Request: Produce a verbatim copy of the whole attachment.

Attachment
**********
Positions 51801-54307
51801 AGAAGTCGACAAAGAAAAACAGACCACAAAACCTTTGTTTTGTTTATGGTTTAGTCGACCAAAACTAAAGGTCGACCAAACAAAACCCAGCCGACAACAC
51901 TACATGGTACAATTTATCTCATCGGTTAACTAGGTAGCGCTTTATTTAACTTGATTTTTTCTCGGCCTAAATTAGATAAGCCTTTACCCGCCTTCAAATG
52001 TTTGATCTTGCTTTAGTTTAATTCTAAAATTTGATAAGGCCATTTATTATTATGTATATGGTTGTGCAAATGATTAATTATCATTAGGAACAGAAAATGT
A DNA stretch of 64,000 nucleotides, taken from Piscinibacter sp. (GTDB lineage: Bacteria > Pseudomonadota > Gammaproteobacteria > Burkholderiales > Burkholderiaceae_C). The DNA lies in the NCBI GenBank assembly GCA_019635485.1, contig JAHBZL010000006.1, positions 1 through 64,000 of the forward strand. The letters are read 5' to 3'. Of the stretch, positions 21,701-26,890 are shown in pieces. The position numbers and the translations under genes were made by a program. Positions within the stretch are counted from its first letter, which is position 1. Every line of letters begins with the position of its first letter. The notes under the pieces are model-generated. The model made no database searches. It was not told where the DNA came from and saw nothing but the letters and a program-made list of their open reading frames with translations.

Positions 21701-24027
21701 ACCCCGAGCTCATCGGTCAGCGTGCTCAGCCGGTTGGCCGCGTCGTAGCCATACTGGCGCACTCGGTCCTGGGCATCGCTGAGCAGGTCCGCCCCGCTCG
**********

Positions 51801-54307
51801 AGAAGTCGACAAAGAAAAACAGACCACAAAACCTTTGTTTTGTTTATGGTTTAGTCGACCAAAACTAAAGGTCGACCAAACAAAACCCAGCCGACAACAC
51901 TACATGGTACAATTTATCTCATCGGTTAACTAGGTAGCGCTTTATTTAACTTGATTTTTTCTCGGCCTAAATTAGATAAGCCTTTACCCGCCTTCAAATG
52001 TTTGATCTTGCTTTAGTTTAATTCTAAAATTTGATAAGGCCATTTATTATTATGTATATGGTTGTGCAAATGATTAATTATCATTAGGAACAGAAAATGT
A DNA stretch of 64,000 nucleotides, taken from Piscinibacter sp. (GTDB lineage: Bacteria > Pseudomonadota > Gammaproteobacteria > Burkholderiales > Burkholderiaceae_C). The DNA lies in the NCBI GenBank assembly GCA_019635485.1, contig JAHBZL010000006.1, positions 1 through 64,000 of the forward strand. The letters are read 5' to 3'. Of the stretch, positions 21,701-26,890 are shown in pieces. The position numbers and the translations under genes were made by a program. Positions within the stretch are counted from its first letter, which is position 1. Every line of letters begins with the position of its first letter. The notes under the pieces are model-generated. The model made no database searches. It was not told where the DNA came from and saw nothing but the letters and a program-made list of their open reading frames with translations.

Positions 21701-24027
21701 ACCCCGAGCTCATCGGTCAGCGTGCTCAGCCGGTTGGCCGCGTCGTAGCCATACTGGCGCACTCGGTCCTGGGCATCGCTGAGCAGGTCCGCCCCGCTCG